Continuing our education as JAM Views members, I want to, once again, highlight the lives and characteristics of some interesting people who turned off the TV and put down the potato chips. As children, and as adults, we learn most from observing and experiencing others. If we study those who have lived great adventures, we can expand our own fishbowls, our own realm of possibilities, and the Wall Street Journal obituaries section is a worthy archive for studying what may be possible. Remember, JAM Views members want to lead lives of significance, whatever that term may mean for each of us individually.
Dr. James Gips and a couple colleagues developed the technology to control a computer cursor by moving the eyes, but he didn't realize the potential impact until one mother begged him every day to test this technique on Michael, her paralyzed son. Michael quickly utilized the technology to communicate, create art and play games, even graduating from public high school in 2002. Dr. Gips spent the remaining years of his life refining this breakthrough which has enabled so many more people to escape locked-in lives. He began his next discovery last June at age 72.
Robert Danzig from the age of two was shuttled from one foster home to the next. At age 17, he was hired as an office clerk by the Albany Times Union newspaper and soon proved a star advertising salesman, even working his way up the ladder to be appointed Publisher at age 37. Eight years later, he was promoted to head the entire newspaper division at Hearst Corp. in New York. He later became an author of books on leadership and self-confidence and a motivational speaker. He credits much of his success to a social worker who, when Robert was 10, looked him in the eyes and said, "You are worthwhile." He claimed those words were a revelation and wrote, "I held onto them like a lifeline." He received his last promotion in August at age 85.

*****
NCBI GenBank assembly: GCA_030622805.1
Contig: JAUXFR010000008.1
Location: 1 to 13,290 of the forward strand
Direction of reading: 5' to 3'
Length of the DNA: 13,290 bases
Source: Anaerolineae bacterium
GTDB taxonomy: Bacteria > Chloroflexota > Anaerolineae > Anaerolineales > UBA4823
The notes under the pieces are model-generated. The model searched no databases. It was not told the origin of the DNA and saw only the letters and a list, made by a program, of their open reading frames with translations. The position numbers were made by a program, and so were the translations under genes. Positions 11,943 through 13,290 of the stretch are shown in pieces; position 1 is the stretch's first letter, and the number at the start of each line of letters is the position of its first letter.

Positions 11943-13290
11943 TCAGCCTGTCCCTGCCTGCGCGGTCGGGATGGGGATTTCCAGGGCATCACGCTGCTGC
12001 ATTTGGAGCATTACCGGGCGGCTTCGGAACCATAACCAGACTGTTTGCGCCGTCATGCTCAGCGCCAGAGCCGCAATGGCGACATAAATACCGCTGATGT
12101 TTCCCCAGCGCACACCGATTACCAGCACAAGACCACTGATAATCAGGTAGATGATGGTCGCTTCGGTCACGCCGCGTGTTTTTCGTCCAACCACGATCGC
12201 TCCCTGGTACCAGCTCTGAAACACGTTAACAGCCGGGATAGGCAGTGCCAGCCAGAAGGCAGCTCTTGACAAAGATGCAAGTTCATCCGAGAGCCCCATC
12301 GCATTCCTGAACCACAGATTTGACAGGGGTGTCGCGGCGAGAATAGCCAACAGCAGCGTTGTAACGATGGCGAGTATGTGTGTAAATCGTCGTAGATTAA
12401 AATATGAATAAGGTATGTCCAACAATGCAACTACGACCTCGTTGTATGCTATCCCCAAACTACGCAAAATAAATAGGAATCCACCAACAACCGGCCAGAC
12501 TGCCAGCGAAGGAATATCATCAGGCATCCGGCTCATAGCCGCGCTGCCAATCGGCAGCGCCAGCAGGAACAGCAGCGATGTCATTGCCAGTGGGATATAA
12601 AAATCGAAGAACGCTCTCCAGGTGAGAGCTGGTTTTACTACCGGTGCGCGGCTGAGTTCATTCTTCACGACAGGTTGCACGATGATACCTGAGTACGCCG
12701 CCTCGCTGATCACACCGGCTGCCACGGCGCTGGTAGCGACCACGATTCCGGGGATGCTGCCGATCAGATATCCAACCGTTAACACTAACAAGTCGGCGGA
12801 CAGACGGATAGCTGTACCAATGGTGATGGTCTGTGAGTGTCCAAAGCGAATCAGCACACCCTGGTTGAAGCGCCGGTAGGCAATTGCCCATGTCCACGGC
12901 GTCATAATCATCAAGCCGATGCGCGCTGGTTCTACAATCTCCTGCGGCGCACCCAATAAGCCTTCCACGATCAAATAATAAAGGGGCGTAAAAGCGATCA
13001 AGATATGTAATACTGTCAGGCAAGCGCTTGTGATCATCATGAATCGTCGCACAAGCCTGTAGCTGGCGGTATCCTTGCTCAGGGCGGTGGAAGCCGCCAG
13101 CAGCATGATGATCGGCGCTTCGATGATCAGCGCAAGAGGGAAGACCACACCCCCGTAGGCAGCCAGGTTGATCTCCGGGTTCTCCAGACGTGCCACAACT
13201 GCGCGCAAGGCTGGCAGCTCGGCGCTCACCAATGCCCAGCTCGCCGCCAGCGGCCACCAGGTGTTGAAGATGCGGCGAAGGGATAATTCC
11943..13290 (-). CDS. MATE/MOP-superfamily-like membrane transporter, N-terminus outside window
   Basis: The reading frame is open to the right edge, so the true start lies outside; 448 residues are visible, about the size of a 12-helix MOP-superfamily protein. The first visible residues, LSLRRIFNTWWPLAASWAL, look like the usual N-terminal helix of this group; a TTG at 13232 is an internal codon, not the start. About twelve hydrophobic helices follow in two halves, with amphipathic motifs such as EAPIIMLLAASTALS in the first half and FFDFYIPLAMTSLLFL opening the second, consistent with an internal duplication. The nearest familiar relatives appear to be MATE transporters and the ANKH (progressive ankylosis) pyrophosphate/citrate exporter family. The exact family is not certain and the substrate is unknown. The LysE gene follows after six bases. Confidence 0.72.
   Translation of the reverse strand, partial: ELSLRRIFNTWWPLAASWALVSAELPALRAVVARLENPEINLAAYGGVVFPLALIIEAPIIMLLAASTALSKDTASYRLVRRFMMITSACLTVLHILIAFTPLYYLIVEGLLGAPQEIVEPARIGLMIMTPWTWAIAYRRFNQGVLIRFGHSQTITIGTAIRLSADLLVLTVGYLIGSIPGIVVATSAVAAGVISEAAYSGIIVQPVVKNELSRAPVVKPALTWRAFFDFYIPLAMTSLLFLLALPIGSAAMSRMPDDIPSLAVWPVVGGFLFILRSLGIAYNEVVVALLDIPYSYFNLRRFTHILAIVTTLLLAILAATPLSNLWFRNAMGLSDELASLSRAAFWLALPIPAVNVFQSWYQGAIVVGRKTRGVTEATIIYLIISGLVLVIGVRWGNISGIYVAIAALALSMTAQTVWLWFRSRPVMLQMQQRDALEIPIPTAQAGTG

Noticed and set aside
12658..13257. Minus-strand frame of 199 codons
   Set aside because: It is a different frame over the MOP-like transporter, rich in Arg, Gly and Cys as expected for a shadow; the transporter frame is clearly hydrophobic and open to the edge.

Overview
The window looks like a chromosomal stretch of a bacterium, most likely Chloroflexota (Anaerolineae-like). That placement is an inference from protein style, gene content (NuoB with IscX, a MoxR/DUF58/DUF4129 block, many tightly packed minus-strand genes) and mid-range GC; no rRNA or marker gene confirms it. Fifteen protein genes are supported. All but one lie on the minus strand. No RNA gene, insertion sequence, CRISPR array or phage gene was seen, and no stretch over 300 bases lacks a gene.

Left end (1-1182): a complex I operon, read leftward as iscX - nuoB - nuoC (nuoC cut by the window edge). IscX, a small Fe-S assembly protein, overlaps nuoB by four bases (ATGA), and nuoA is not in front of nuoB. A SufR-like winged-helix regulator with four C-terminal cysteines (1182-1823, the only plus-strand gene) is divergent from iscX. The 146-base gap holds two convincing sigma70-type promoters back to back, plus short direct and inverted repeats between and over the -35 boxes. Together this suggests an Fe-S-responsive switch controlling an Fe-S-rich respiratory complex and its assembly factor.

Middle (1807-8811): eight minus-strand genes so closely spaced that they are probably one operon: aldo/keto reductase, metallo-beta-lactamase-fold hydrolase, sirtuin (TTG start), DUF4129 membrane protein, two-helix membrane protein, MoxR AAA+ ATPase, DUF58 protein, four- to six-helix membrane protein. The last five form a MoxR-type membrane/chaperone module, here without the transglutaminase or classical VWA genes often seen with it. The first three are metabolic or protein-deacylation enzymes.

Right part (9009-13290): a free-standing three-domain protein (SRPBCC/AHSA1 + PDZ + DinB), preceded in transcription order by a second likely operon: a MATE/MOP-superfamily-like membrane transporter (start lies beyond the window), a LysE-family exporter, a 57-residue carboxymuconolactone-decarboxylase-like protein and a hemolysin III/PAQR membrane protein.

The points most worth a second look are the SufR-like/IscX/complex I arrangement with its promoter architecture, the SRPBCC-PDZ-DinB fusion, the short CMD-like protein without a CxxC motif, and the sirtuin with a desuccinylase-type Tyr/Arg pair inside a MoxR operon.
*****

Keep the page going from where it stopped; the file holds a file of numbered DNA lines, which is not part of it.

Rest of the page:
H.A. "Hap" Wagner was quarterback of his high school football team, captain of the Stanford University basketball team, and an Air Force officer before earning his Harvard MBA while married with three children. He joined Air Products & Chemicals in Allentown, Pa., and worked his way through research, sales and management, eventually being elevated to CEO. He expanded the company in Spain, China, and India before retiring in 1999, and was well-known for reciting, "If you are not the lead dog, the view never changes!" Mr. Wagner took on his next challenge last July at age 82.
Stan Brock quit school in England at 16 and found work in British Guiana on the northern coast of South America. He worked on cattle ranches and created his own backyard menagerie which included jaguars, ocelots, and tapirs. His writings of this adventure were published in books and magazines, and earned him an offer to co-host "Mutual of Omaha's Wild Kingdom" alongside Marlin Perkins. Yet, his awareness of the lack of medical care for people in remote places compelled him to found Remote Area Medical (RAM) which has cared for 740,000 people in a dozen countries over the last 33 years. He did hundreds of sit-ups and chin-ups daily, always wore his khaki bush outfits, and retained his British accent and dashing looks in old age. Having given up most belongings, he slept on a grass mat next to his desk at RAM's office, and began his next adventure in August at age 82.
Gerry Lenfest worked as a farm hand in Iowa, an oil-field roughneck in North Dakota, and as a mate on an oil tanker while earning his economics and law degrees. He joined Triangle Publications and eventually took charge of Seventeen Magazine. When the company decided to sell a tiny cable business in Lebanon, Pa., he and his wife leveraged everything and bought the company for $2.3 million in 1974, running the business from their home. They grew it to 1.3 million customers before it was acquired by Comcast in 2000 for $5.6 billion. After becoming billionaires, they continued living in their three-bedroom home which they purchased in 1966 for $35,000. But, their mission has been to give away their vast fortune in their lifetimes rather than create a foundation whose trustees later may stray from their vision. Gerry continued to ride city buses and fly coach, because people there were more open to conversation. Wendy Kopp was riding the train to New York and was slightly perturbed by the chatty old man seated next to her, but she eventually opened up about the charity she founded to send teachers to work in low-income areas. Chatty Gerry moved onto nicer transportation in August at the age of 88, but not before donating $14 million to Wendy Kopp's Teach for America.
These amazing stories show us that we all are capable of great adventures, if we only follow our dreams, lean into our fears, and choose "Yes." These people were not smarter or stronger than us, and they were not handed an exciting life on a silver platter. They took risks, they made choices, and they followed their passions. What are you going to do about yours today?
"Success listens only to applause. To all else it is deaf." - Elias Canetti